This most recent buyback binge was dumb money on steroids, with artificially low interest rates leading corporations to borrow big. Here are the details…
A recent MarketWatch article notes that:
GE was one of Wall Street’s major share buyback operators between 2015 and 2017; it repurchased $40 billion of shares at prices between $20 and $32. The share price is now $8.60, so the company has liquidated between $23 billion and $29 billion of its shareholders’ money on this utterly futile activity alone. Since the highest net income recorded by the company during those years was $8.8 billion in 2016, with 2015 and 2017 recording a loss, it has managed to lose more on its share repurchases during those three years than it made in operations, by a substantial margin.
Even more important, GE has now left itself with minus $48 billion in tangible net worth at Sept. 30, with actual genuine tangible debt of close to $100 billion. As the new CEO Larry Culp told CNBC last Monday: “We have no higher priority right now than bringing those leverage levels down.” The following day, GE announced the sale of 15% of its oil services arm Baker Hughes, for a round $4 billion.
Of course, since that sale values Baker Hughes at $26 billion, and GE paid $32 billion for 62% of Baker Hughes as recently as last year, which looks to me like a valuation for the whole company of $52 billion, GE shareholders appears to have lost half the value of their investment in Baker Hughes in about 18 months.
But GE is just one of several hundred big companies with CEOs who now have to justify a massive, in some cases catastrophic waste of shareholder cash.
This most recent share buyback binge was dumb money on steroids, with artificially low interest rates leading corporations to borrow big and buy back their stock on the twin assumptions that 1) since the cost to borrow was less than their stock dividend, they were generating “free cash flow” and 2) buying their own stock forced up the price, which would make the CEO look smart.
Both assumptions were only valid while the market was rising. And since most of the buying took place late in a bull market, with share prices at or near record highs, it was only a matter of time before a correction or (more recently) an actual bear market turned that free cash flow into a monumental capital loss and made that smart CEO look not just dumb but criminally negligent.
The examples of corporate dumb money in action are many and varied, but a few are up there with GE in terms of egg-on-the CEO’s face, chaos at the annual shareholders meeting entertainment value. Big Tech icons Apple, Alphabet, Cisco, Microsoft and Oracle, for instance, repurchased $115 billion of stock in the first three quarters of 2018, while devoting only $42 billion to capital spending.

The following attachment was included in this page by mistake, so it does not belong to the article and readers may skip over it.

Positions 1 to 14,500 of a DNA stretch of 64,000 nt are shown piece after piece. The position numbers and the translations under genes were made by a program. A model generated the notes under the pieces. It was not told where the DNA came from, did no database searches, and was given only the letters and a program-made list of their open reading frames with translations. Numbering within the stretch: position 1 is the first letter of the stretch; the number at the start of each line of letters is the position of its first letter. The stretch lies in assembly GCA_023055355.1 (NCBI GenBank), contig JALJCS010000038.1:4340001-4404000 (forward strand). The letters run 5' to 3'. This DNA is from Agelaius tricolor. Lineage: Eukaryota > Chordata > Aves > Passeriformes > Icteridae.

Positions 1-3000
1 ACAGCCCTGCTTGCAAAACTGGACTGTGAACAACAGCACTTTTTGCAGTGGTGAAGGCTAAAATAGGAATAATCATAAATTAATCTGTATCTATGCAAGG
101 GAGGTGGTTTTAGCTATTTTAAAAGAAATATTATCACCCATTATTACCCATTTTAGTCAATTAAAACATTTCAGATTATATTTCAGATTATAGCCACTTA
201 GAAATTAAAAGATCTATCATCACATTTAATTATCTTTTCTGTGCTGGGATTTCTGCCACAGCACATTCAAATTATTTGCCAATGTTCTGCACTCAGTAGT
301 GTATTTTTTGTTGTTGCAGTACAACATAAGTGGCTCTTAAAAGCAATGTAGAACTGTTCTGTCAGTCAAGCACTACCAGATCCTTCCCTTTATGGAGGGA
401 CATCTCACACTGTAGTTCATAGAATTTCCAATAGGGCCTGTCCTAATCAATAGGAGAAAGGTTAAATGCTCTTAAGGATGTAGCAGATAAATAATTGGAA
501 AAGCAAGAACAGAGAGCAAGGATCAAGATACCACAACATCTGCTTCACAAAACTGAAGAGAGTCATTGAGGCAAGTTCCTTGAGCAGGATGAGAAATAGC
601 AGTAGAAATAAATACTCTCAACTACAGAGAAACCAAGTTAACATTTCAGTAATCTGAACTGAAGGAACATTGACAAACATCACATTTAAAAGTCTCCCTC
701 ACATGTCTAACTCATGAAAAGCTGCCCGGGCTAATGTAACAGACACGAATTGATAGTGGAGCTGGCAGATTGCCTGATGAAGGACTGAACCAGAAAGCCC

IBM is an even better story. It bought back $50 billion of its stock between 2011 and 2016, cutting its shares outstanding by, well, here’s the chart:
Then, with its stock up (because the falling share total turned declining earnings into growing earnings per share), it just kept on buying. Here’s how the company phrased it in its Q2 earnings press release:
IBM’s free cash flow was $1.9 billion. IBM returned $2.4 billion to shareholders through $1.4 billion in dividends and $1.0 billion in gross share repurchases. At the end of June 2018, IBM had $2.0 billion remaining in the current share repurchase authorization.
IBM ended the second quarter with $11.9 billion of cash on hand. Debt totaled $45.5 billion, including Global Financing debt of $31.1 billion. The balance sheet remains strong and is well positioned for the long term. [Emphasis added]
Then this happened (did I mention that this late in the cycle a bear market is inevitable?):
Now much of the cash that the company “returned” to shareholders has become money that the company lost for shareholders. And – here’s where the macro part of the dumb money story begins – the fact that corporate America has leveraged itself to the hilt to buy back stock leaves hundreds of companies in varying degrees of dire financial straits. In other words, with sales growth slowing and free cash flow evaporating, these over-leveraged companies will have to raise capital to shore up their balance sheets. But interest rates are up, which makes new borrowing a massively cash flow negative proposition. Asset sales, meanwhile, become “fire sales” in a downturn (note the above GE example), so that’s a painful and embarrassing option. What’s left? Why, equity sales, of course.
So – as usually happens at the end of long credit parties – the same companies that bought back their shares so aggressively at ever-higher prices now have to pull those same shares out of storage and sell them at ever-lower prices, creating a mini death spiral in which a rising share count pushes down the share price, necessitating more equity sales, and so on.
Each annual proxy vote becomes a referendum on the once-brilliant CEO’s intelligence, and numerous formerly “well-run” companies end up failing. General Motors, you might recall, declared bankruptcy in 2009. And there is actual speculation that GE might be heading that way this time.